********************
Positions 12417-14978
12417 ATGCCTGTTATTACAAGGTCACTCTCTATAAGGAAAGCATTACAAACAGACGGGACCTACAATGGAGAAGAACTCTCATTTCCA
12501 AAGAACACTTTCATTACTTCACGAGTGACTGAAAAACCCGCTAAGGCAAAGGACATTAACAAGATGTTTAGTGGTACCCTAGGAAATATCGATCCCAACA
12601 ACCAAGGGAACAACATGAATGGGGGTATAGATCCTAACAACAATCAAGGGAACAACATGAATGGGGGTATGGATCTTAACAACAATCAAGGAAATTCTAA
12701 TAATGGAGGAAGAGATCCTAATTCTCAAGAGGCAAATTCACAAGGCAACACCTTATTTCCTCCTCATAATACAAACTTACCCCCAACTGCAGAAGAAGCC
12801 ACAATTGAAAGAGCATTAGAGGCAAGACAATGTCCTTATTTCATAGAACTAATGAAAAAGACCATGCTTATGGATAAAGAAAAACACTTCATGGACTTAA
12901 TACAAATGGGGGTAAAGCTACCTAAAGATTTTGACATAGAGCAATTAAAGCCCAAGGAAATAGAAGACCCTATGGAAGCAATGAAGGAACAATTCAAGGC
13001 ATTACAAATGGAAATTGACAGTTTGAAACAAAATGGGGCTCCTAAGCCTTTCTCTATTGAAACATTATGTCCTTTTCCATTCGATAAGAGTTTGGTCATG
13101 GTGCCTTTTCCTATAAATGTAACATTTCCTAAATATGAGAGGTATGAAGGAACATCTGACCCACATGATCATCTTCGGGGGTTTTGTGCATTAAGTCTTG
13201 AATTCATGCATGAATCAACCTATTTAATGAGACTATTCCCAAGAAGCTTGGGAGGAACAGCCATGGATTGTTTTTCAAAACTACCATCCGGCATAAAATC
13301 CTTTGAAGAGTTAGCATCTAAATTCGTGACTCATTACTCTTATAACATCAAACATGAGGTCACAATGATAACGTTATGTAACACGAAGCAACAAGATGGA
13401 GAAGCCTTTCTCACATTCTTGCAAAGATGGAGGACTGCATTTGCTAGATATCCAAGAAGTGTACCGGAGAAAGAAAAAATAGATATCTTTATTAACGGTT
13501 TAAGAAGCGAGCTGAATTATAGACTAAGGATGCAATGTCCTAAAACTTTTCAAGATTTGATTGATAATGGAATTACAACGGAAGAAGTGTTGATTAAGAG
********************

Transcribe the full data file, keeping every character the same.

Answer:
Positions 12417-14978
12417 ATGCCTGTTATTACAAGGTCACTCTCTATAAGGAAAGCATTACAAACAGACGGGACCTACAATGGAGAAGAACTCTCATTTCCA
12501 AAGAACACTTTCATTACTTCACGAGTGACTGAAAAACCCGCTAAGGCAAAGGACATTAACAAGATGTTTAGTGGTACCCTAGGAAATATCGATCCCAACA
12601 ACCAAGGGAACAACATGAATGGGGGTATAGATCCTAACAACAATCAAGGGAACAACATGAATGGGGGTATGGATCTTAACAACAATCAAGGAAATTCTAA
12701 TAATGGAGGAAGAGATCCTAATTCTCAAGAGGCAAATTCACAAGGCAACACCTTATTTCCTCCTCATAATACAAACTTACCCCCAACTGCAGAAGAAGCC
12801 ACAATTGAAAGAGCATTAGAGGCAAGACAATGTCCTTATTTCATAGAACTAATGAAAAAGACCATGCTTATGGATAAAGAAAAACACTTCATGGACTTAA
12901 TACAAATGGGGGTAAAGCTACCTAAAGATTTTGACATAGAGCAATTAAAGCCCAAGGAAATAGAAGACCCTATGGAAGCAATGAAGGAACAATTCAAGGC
13001 ATTACAAATGGAAATTGACAGTTTGAAACAAAATGGGGCTCCTAAGCCTTTCTCTATTGAAACATTATGTCCTTTTCCATTCGATAAGAGTTTGGTCATG
13101 GTGCCTTTTCCTATAAATGTAACATTTCCTAAATATGAGAGGTATGAAGGAACATCTGACCCACATGATCATCTTCGGGGGTTTTGTGCATTAAGTCTTG
13201 AATTCATGCATGAATCAACCTATTTAATGAGACTATTCCCAAGAAGCTTGGGAGGAACAGCCATGGATTGTTTTTCAAAACTACCATCCGGCATAAAATC
13301 CTTTGAAGAGTTAGCATCTAAATTCGTGACTCATTACTCTTATAACATCAAACATGAGGTCACAATGATAACGTTATGTAACACGAAGCAACAAGATGGA
13401 GAAGCCTTTCTCACATTCTTGCAAAGATGGAGGACTGCATTTGCTAGATATCCAAGAAGTGTACCGGAGAAAGAAAAAATAGATATCTTTATTAACGGTT
13501 TAAGAAGCGAGCTGAATTATAGACTAAGGATGCAATGTCCTAAAACTTTTCAAGATTTGATTGATAATGGAATTACAACGGAAGAAGTGTTGATTAAGAG